Rapidly Progressive Rosacea in an Adult Male With Flushing Attacks, Pruritus, and “Freckles”

  • Jonathan K. Wilkin
Part of the Contemporary Internal Medicine book series (COIM, volume 3)


A 58-year-old man had a 12-month history of facial flushing and a progressively deteriorating facial “complexion.” He was a salesman who traveled frequently by automobile, and he had flushing attacks when traveling on hot days in his non-air-conditioned vehicle. Over the past year, the flushing had become more severe and was associated with a burning sensation of the face and copious rhinorrhea. He also described abundant “freckles” on his chest and back which appeared approximately one year before this presentation. Over the past few months he had noted an increase in pruritus and urticaria localized to these “freckles,” especially after ingestion of alcoholic beverages, after hot showers, and following aspirin ingestion. He described having one episode of explosive diarrhea weekly, almost always after ingestion of 3–5 cans of beer. Persistent rhinitis, epigastric discomfort, and watery, burning eyes had been problems over recent months. The pruritus and substernal burning sensation occurred during and shortly after the flushing reactions. There had been no localized skeletal pain, fainting spells, or bleeding problems.


Mast Cell Carcinoid Tumor Carcinoid Syndrome Systemic Mastocytosis Meibomian Gland 
These keywords were added by machine and not by the authors. This process is experimental and the keywords may be updated as the learning algorithm improves.


Unable to display preview. Download preview PDF.

Unable to display preview. Download preview PDF.


  1. 1.
    Wilkin JK: Flushing reactions, Rook AJ, Maibach H (eds): in Recent Advances in Dermatology, vol 6. Edinburgh, Churchill Livingstone, 1983, pp 157–187.Google Scholar
  2. 2.
    Wilkin JK: Rosacea. Int J Dermatol. 22:393–400.Google Scholar
  3. 3.
    Starr PAJ, MacDonald A: Oculocutaneous aspects of rosacea. Proc. R Soc Med. 1969;62:9–10.PubMedGoogle Scholar
  4. 4.
    Findlay GH, Simson IW: Leonine hypertrophie rosacea associated with a benign bronchial carcinoid tumor. Clin Exp Dermatol. 1977;2:175.PubMedCrossRefGoogle Scholar
  5. 5.
    Wong VG, Melmon KL: Ophthalmic manifestations of the carcinoid flush. N Engl J Med. 1967;277:406–409.PubMedCrossRefGoogle Scholar
  6. 6.
    Marks R, Beard RJ, Clark ML, et al: Gastrointestinal observations in rosacea. Lancet 1967;1:379.Google Scholar
  7. 7.
    Domonkos AN: Andrews’Diseases of the Skin, ed 6. Philadelphia, WB Saunders Co, 1971, p 261.Google Scholar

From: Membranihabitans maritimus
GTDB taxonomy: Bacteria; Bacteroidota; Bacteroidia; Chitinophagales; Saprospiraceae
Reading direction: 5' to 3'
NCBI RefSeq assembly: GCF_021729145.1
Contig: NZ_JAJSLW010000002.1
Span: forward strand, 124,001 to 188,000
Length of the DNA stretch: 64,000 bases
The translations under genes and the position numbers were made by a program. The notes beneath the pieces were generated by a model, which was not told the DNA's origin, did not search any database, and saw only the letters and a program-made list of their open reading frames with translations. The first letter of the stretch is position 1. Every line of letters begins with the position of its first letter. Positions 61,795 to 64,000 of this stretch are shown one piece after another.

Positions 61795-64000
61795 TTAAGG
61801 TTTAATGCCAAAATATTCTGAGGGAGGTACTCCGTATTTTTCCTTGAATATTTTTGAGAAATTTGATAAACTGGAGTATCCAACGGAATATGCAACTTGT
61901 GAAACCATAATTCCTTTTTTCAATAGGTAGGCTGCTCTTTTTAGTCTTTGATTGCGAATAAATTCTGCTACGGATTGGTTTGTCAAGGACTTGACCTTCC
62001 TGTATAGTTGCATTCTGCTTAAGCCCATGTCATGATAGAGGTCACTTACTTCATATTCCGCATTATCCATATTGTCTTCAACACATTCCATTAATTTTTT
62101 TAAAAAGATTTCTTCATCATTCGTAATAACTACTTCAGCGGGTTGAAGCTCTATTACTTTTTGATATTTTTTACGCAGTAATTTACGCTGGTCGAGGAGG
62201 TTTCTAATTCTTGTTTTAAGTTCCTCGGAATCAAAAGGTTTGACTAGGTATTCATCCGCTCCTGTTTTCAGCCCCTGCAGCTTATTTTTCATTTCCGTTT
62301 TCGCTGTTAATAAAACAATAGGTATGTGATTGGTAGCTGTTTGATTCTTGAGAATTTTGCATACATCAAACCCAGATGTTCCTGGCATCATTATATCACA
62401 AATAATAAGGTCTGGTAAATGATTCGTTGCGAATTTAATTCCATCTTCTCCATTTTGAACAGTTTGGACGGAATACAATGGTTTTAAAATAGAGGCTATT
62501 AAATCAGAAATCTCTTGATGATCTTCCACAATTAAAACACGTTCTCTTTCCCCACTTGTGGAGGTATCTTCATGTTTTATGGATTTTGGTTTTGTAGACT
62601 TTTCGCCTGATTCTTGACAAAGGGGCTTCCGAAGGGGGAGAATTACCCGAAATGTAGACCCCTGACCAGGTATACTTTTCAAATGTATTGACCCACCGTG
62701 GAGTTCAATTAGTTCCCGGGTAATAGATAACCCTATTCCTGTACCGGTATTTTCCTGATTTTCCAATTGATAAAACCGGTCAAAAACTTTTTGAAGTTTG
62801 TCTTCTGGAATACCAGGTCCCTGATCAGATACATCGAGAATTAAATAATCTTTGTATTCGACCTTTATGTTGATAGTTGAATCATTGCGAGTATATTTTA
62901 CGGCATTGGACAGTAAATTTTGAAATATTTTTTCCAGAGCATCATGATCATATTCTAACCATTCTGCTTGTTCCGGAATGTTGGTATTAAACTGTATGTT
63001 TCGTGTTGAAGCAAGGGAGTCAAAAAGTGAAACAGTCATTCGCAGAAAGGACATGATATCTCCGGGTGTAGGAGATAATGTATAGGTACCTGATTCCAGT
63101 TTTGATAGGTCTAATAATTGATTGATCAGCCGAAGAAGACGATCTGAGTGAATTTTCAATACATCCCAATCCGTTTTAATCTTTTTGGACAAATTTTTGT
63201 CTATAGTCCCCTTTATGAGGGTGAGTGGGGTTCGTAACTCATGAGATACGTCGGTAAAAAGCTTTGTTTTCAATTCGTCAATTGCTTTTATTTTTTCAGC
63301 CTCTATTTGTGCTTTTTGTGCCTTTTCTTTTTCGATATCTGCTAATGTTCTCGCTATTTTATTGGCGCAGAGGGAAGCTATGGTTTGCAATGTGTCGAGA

8. 8.
    Wilkin JK: Vasodilator rosacea. Arch Dermatol. 1980;116:598.PubMedCrossRefGoogle Scholar
  9. 9.
    Wilkin JK: Flushing reactions: Consequences and mechanisms. Ann Intern Med. 1981;95:468–476.PubMedCrossRefGoogle Scholar
  10. 10.
    Duncan MW, Compton P, Lazarus L, et al: Measurement of norepinephrine. Measurement of norepinephrine and 3,4-dihydroxyphenylglycol in urine and plasma for the diagnosis of pheochromocytoma. N Engl J Med 1988;319:136–142.PubMedCrossRefGoogle Scholar
  11. 11.
    Roberts LJ II, Fields JP, Oates JA: Mastocytosis without urticaria pigmentosa. A frequently unrecognized cause of recurrent syncope. Trans Assoc Am Physicians 1982;95:36–41.Google Scholar
  12. 12.
    Webb TA, Li CY, Yam LT: Systemic mast cell disease: A clinical and hematopathologic study of 26 cases. Cancer. 1982;49:927–938.PubMedCrossRefGoogle Scholar
  13. 13.
    Wilkin JK: Ethnic contact urticarial reaction to alcohol. Contact Dermatitis 1985;12:118–120.PubMedCrossRefGoogle Scholar
  14. 14.
    Wilkin JK, Fortner G: Cutaneous vascular sensitivity to lower aliphatic alcohols and aldehydes in Orientals. Alcoholism: Clin Exp Res. 1985;9:522–525.CrossRefGoogle Scholar
  15. 15.
    Wilkin JK, Stewart JH: Substrate specificity of human cutaneous alcohol dehydrogenase and erythema provoked by lower aliphatic alcohols. J Invest Dermatol. 1987;88:452–454.PubMedCrossRefGoogle Scholar
  16. 16.
    Wilkin JK: 4-Methylpyrazole and the cutaneous vascular sensitivity to alcohol in Orientals. J Invest Dermatol. 1988;91:117–119.PubMedCrossRefGoogle Scholar
  17. 17.
    Roberts LJ, Sweetman BJ, Lewis RA, et al: Increased production of prostaglandin D2 in patients with systemic mastocytosis. New Engl J Med. 1980;303:1400–1404.PubMedCrossRefGoogle Scholar
  18. 18.
    Granerus G, Wass U: Urinary excretion of histamines, methylhistamine (1-MeHi) and methylimidazoleacetic acid (MelmAA) as an indicator of systemic mastocytosis. Agents and Actions. 1984;14:341–345.PubMedCrossRefGoogle Scholar
  19. 19.
    Sagher F, Even-Paz Z: Mastocytosis and the mast cell. Chicago, 1967, Year Book Medical Publishers, Inc., pp. 4-242.Google Scholar
  20. 20.
    Granerus G, Roupe G, Swanbeck G: Decreased urinary histamine metabolite after successful PUVA treatment of urticaria pigmentosa. J Invest Dermatol. 1981;76:1–3.PubMedCrossRefGoogle Scholar
  21. 21.
    Barton J, Lavker RM, Schechter NM, et al: Treatment of urticaria pigmentosa with corticosteroids. Arch Dermatol 1985;121:1516–1523.PubMedCrossRefGoogle Scholar
  22. 22.
    Lorenz W, Uvnas B: Histamine assays: chapter-writing by consensus. Lancet. 1989;1:1278.CrossRefGoogle Scholar

Copyright information

© Springer Science+Business Media New York 1991

Authors and Affiliations

  • Jonathan K. Wilkin

There are no affiliations available

Personalised recommendations